members. You can also do this for smaller numbers.
Many IRC operators are in #Twilight_Zone ... so if you join
that channel and don't hear much talking, don't worry, it's not because
you joined, operators don't talk much on that channel anyways!
Someone is using my nickname, can anyone do anything about it?
Someone is using my channel, can anyone do anything about it?
Even while NickServ registered nicknames, there
are not enough nicknames to have nickname ownership. If someone takes
your nickname while you are not on irc, you can ask for them to give it
back, but you can not demand it, nor will irc operators /kill for
There are, literally, millions of possible channel names, so if
someone is on your usual channel, just go to another. You can /msg them
and ask for them to leave, but you can't *force* them to leave.
There aren't any channel operators on my channel, now what?
Channel operators are the owner(s) of their respective channels.
Keep this in mind when giving out channel operator powers (make sure to
give them to enough people so that all of the channel operators don't
unexpectedly leave and the channel is stuck without a channel operator).
On the other hand, do not give out channel operator to
*everyone*. This causes the possibility of mass-kicking, where the
channel would be stuck without any channel operators.
You have one option. You can ask everyone to leave and rejoin
the channel. This is a good way to get channel operator back. It
doesn't work on large channels or ones with bots, for obvious reasons.
What if someone tells me to type something cryptic?
Never type anything anyone tells you to without knowing what it
is. There is a problem with typing a certain command with the ircII
client that gives anyone immediate control of your client (and thus can
alter your account environment also).
What was NickServ? Is NickServ ever coming back?
NickServ was a nickname registration service run in Germany. It
was a bot that told people who used a registered nickname to stop using
that nickname. NickServ has been down since the Spring of 1994.
It is not likely that NickServ will be back.
Remember, nicknames aren't owned.
What does "*** Ghosts are not allowed on IRC." mean?
What does "*** You are not welcome on this server." mean?
On IRC, you cannot be banned from every single server.
Server-banning exists only on a per-server basis (being banned on one
server does not mean you are automatically banned from another). "Ghosts
are not allowed on IRC" means that you are banned from using that server.
The banning is in one of three forms:
The most general answer is "use another server", but if it bothers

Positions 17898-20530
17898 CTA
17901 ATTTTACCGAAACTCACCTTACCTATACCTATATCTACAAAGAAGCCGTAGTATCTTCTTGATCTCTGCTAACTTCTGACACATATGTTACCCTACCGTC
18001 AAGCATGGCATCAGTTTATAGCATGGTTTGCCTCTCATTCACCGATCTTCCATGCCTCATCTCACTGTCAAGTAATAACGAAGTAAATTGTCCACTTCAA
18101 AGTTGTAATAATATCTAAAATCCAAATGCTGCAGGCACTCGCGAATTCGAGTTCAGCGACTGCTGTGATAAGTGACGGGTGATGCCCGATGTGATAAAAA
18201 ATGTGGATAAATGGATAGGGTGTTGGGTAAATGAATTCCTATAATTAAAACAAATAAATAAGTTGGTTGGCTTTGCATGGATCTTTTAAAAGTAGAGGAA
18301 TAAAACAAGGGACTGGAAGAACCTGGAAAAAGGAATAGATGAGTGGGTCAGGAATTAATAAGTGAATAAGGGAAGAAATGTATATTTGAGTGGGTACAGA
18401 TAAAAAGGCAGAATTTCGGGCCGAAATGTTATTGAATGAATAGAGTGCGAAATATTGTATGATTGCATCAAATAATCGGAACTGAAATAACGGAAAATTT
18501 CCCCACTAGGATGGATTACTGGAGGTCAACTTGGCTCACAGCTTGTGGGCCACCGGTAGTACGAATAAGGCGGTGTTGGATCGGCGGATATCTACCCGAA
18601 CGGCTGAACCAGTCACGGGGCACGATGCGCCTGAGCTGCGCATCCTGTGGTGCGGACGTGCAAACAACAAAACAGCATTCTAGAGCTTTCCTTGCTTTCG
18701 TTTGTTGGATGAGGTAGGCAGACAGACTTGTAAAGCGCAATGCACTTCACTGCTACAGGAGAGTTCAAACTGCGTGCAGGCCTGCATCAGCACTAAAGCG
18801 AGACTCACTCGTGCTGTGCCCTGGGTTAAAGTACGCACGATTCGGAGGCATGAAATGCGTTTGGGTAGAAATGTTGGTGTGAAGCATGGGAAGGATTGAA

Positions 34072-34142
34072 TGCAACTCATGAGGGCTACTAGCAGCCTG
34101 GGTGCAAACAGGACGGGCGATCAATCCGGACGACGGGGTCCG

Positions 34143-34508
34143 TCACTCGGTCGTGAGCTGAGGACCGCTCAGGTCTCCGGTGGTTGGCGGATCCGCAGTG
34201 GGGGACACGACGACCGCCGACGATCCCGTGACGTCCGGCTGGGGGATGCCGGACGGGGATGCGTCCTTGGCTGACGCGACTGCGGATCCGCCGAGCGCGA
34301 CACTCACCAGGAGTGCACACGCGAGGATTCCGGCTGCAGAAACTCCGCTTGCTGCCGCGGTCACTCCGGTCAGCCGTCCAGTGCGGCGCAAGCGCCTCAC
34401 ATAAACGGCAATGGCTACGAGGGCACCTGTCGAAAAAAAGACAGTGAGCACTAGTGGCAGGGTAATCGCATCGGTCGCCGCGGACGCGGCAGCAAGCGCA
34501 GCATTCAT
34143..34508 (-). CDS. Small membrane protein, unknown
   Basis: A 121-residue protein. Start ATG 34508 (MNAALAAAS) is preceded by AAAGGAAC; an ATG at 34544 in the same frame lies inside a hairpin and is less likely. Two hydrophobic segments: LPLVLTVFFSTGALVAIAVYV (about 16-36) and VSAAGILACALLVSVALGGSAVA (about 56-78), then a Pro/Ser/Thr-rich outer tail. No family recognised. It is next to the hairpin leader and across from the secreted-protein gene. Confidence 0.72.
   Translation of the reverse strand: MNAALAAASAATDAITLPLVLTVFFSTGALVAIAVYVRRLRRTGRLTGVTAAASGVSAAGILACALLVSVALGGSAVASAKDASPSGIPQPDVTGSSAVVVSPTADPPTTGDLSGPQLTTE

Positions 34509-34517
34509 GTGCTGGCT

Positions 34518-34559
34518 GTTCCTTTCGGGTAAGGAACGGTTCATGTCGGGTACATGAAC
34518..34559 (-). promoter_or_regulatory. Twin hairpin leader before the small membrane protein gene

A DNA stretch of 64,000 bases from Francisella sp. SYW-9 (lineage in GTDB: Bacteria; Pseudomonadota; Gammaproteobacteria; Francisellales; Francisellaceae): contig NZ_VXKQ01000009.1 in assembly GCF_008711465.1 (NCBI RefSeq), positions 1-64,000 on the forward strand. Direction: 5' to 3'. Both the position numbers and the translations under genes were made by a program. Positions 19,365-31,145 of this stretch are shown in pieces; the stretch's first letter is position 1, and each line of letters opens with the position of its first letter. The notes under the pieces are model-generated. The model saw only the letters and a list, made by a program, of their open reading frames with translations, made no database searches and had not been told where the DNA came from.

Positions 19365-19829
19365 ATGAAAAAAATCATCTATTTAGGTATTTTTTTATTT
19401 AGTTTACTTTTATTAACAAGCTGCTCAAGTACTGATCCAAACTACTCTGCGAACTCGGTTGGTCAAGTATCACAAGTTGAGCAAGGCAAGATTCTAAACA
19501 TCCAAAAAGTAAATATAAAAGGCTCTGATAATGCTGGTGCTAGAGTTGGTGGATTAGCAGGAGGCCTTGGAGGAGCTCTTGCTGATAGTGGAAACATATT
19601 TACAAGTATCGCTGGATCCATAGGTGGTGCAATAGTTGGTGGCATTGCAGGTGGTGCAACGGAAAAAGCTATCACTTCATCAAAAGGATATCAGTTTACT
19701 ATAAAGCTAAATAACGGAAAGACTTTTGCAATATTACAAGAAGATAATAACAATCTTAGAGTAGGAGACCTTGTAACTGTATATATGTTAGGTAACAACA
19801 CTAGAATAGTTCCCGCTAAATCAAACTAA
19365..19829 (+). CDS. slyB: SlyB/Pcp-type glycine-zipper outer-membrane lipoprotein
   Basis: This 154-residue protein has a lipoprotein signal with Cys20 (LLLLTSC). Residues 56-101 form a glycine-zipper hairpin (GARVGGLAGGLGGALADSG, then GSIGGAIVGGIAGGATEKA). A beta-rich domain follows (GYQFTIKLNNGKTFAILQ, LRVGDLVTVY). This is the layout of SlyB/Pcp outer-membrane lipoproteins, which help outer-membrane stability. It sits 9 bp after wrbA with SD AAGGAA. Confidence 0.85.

you, try writing to the irc administrator of that site -->
/admin server.name.here -- plead your case. It might even get somewhere!
- You are banned specifically, you yourself. Only you can be responsible
for this (if you are using a shared account, this obviously does not
apply). Thus the responsibility lies completely with you and you have
noone to complain to.
- Your machine is banned. Chances are it wasn't you who committed the
wrongdoing. Try using another machine on campus and seeing if you can
use that particular irc server then.
- Your whole site is banned (where "site" == "school", "company",
"country"). This almost certainly wasn't your fault. And chances are
you won't be able to get the server-ban lifted. Try using another
What does "You have new email." mean? What does it mean when I see
"[Mail: 5]" in my status bar?
IRC does not have its own mail. However, if your client tells you
that you have new email, it simply means that you have received mail in
your account. Leave irc (either by suspending it or quitting it), and read
You might also see "You have new email." when you start irc. IRC
does not keep track of email between sessions, so when you start irc and
have something in your mailbox, irc will tell you you have new email.
The "[Mail: 5]" in your status bar tells you how many email
messages you have in your mailbox. Again, to access them, leave irc and
read them using your normal mail reader.
Where can I find GIF archives of irc people?
GIF archives of irc people are available:
ftp.funet.fi:/pub/pics/gif/pics/people/misc/irc -- NORDUnet Only!
Where can I learn more?
The best, basic, irc user's manual is the IRC Primer, available in plain text, PostScript, and LaTeX. Another good place to start
might be downloading the irc tutorials. They're avaliable via
anonymous ftp from cs-ftp.bu.edu in /irc/support/tutorial.* -- there are
three, tutorial.1,tutorial.2, and tutorial.3. The
third tutorial mentions a fourth but as of this writing it has not
been released. You can also join various IRC related mailing
lists. "operlist" is a list that discusses current (and past) server
code, routing, and protocol. You can join by mailing
email@example.com. Another mailing list,
firstname.lastname@example.org, exists to discuss protocol revisions for the 3.0
release of the ircd, currently in planning. Mail
email@example.com to be added to that.
Those looking for more technical information can get the IRC
RFC (rfc1459) available at all RFC ftp sites, as well as
What do I do if I'm still confused or have additions to this posting?
email firstname.lastname@example.org or ask for help (in #Twilight_Zone) on irc.
To fully experience Internet Digital Radio, you need a sound card and
Internet Web software (Netscape or Mosaic). You should have at least
14.4 KBs access, as a typical song file will be 1.5 to 3 MBytes long,
and a complete radio show can be as long as 30 or 40 MBytes (although
they are often divided into smaller files).
WWW sites that have Radio Internet resources include the following:
Radio on the Internet
Stations on the Internet by Yahoo